Art of Rape discusses rape prevalence, prevention, recovery techniques

Emily DeShazer | Collegian Student workers Nicole Horn, senior in family studies and human services, and Qiwu Zhu, sophomore in psychology help Manhattan resident Beverly Olson find materials from the K-State Women’s Center. Olson said she went to the Art of Rape event because she works for Shepherd’s Crossing and wanted to be able to help give women hope if she ever encounter someone that needs it.Photo credit: Emily DeShazer.

Last night, the Art Of Rape event in Forum Hall began with a powerpoint presentation profiling the deceit, lies and facade rapists use to lure their victims in. Themes present in the powerpoint included the innocence and vulnerability of victims, along with the stereotypical perpetrator of rape. The presentation profiled a rapist as a sociopath, skilled in manipulation and deceit with a streak of impulsivity and promiscuity.

The powerpoint was followed by remarks from Mary Todd, director of the K-State Women’s Center, who lamented the changes in society leading to a higher prevalence of rape and violent crime.

“If we’ve got increasing violence, preying and selfish activity, then where are we headed? The word ‘rape’ almost always has the word ‘and’ with it,” Todd said. “‘She was drugged and raped. She was raped and murdered.'”

Rape, a violent felony, is among the most prevalent crimes on college campuses. One in four college women will experience a rape or an attempted rape between their 16th birthday and their college graduation, and four out of five of the rapists will be someone the victim knows.

Statistically, rape is the most under-reported crime, largely due to a lack of response by authorities, a victim blaming society and shame felt by rape victims. At the Art Of Rape presentation, two videos shared this feeling of shame and depression commonly felt by rape victims.

The first video, a chilling 911 call from a 30-year-old woman about to be raped, featured a hysterical female voice that, in the end, went silent. The video then went on to tell the story of a rape victim who subsequently shaved her head, moved into the country and attempted suicide. The second video shown at the event was an attempt to train men to help female rape victims, and had a graphic description of male rape to help men empathize with females both the physical rape and its aftermath.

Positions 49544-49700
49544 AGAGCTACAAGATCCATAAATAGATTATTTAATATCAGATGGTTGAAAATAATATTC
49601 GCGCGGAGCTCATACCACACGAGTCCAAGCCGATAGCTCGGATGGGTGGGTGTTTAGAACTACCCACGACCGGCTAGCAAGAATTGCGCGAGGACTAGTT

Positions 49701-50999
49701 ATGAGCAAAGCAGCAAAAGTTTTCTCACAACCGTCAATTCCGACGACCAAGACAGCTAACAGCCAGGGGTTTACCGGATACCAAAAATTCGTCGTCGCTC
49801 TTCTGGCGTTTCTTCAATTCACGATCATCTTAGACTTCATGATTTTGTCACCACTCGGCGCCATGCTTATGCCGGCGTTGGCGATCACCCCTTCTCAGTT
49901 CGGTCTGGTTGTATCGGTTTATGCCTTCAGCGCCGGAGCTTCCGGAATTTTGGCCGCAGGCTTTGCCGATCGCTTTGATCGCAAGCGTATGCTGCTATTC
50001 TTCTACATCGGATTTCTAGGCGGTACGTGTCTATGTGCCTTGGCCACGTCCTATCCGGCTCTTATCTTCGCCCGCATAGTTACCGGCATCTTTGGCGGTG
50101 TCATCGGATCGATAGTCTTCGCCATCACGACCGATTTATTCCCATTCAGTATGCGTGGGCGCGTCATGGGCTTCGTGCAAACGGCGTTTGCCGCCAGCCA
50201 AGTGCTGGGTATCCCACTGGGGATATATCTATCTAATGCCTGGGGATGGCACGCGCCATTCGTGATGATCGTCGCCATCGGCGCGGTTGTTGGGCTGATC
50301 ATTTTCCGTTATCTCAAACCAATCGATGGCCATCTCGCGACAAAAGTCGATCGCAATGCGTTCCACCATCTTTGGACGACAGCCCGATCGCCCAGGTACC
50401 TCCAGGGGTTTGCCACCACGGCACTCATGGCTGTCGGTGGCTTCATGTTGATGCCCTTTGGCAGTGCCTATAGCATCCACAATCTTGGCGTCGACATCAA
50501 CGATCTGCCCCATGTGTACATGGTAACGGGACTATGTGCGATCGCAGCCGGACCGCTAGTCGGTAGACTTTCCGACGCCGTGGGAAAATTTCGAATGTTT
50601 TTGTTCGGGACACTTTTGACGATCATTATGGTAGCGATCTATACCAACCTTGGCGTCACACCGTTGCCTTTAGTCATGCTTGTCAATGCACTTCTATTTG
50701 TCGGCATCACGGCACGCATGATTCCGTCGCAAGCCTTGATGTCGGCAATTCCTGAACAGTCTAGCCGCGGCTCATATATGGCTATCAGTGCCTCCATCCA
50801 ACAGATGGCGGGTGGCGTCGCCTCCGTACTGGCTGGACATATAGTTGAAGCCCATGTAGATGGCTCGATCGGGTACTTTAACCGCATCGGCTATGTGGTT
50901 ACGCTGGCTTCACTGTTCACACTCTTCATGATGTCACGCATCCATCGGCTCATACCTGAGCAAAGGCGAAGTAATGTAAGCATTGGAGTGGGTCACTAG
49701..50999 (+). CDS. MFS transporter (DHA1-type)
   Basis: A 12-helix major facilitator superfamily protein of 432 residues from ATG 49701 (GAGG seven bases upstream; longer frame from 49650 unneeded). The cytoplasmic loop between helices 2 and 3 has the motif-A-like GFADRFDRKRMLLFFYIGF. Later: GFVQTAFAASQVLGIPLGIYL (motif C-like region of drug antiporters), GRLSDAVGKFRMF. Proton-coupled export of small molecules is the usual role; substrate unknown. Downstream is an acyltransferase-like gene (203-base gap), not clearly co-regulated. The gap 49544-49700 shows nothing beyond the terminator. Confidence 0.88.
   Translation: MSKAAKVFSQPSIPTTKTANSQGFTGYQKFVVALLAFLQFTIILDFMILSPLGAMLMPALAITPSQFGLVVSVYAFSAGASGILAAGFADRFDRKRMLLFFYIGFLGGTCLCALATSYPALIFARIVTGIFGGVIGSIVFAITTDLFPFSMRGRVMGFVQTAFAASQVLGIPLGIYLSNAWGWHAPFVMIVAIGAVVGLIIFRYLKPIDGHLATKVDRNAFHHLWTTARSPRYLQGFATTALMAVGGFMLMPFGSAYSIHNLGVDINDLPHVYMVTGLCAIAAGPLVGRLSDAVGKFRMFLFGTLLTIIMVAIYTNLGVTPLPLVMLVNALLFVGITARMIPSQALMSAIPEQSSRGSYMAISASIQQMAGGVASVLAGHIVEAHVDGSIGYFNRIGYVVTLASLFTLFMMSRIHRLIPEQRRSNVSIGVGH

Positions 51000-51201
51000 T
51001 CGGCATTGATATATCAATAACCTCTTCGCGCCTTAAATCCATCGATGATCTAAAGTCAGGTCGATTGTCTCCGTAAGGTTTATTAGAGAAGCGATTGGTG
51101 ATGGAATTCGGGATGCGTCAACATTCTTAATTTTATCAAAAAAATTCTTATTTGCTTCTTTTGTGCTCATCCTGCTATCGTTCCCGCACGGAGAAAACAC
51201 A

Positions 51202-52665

There are several steps, according to the women’s center and the resources they provide, that one can take to help a rape victim. Todd stressed in particular that the trauma and depression associated with being sexually assaulted or raped was temporary.

“Let them know that there’s hope,” Todd said. “They can be more powerful than they were before it happened. They will transcend that kind of pain.”

Finally, Todd opened up the event for discussion. Questions such as a solid definition of rape, the possibility of recovery and the use of reporting assaults were discussed.

Audience members, both male and female, found the presentation and experience very thought-provoking.

“This is a very personal subject for me. I know people and it’s important to be educated,” Stephanie Hecker, junior in communication studies, said. “I think it was incredibly powerful and really got its point across.”

A common misconception that the center attempts to debunk is that while rape statistics convey the magnitude of the problem at K-State, rape and sexual assault are experiences that happen in other places or to other people.

“I think it’s a big problem all over the world,” said Nicole Horn, senior in family studies and human services who also works at the women’s center. “I don’t think K-State is above it. I have three friends who have been raped here. I think it happens everywhere.”

K-Staters can take action against rape and make preventative measures by learning more about the crime. On-campus organizations such as Wildcats Against Rape have the goal of spreading awareness about rape and sexual assault and ending these crimes.

Other measures that can be taken are learning the profile of rapists, many of whom fit a sociopathic description and get pleasure or happiness from others’ pain. In the case of on-campus rape, a Title IX offense can be brought against the perpetrator to find justice outside of court.

“At K-State, we do not want you to be on campus with someone who has hurt you,” Todd said. “The intent of the criminal is to hurt the victim. Rape is an act of violence, not sex.”

Todd also addressed the overwhelming percent of victims who never report their rape, keeping justice and closure from being found.

“Every single day I am aware of the loss of freedom people endure so that they don’t have to report their rape,” Todd said. “We don’t want to be assaulted by our own people.”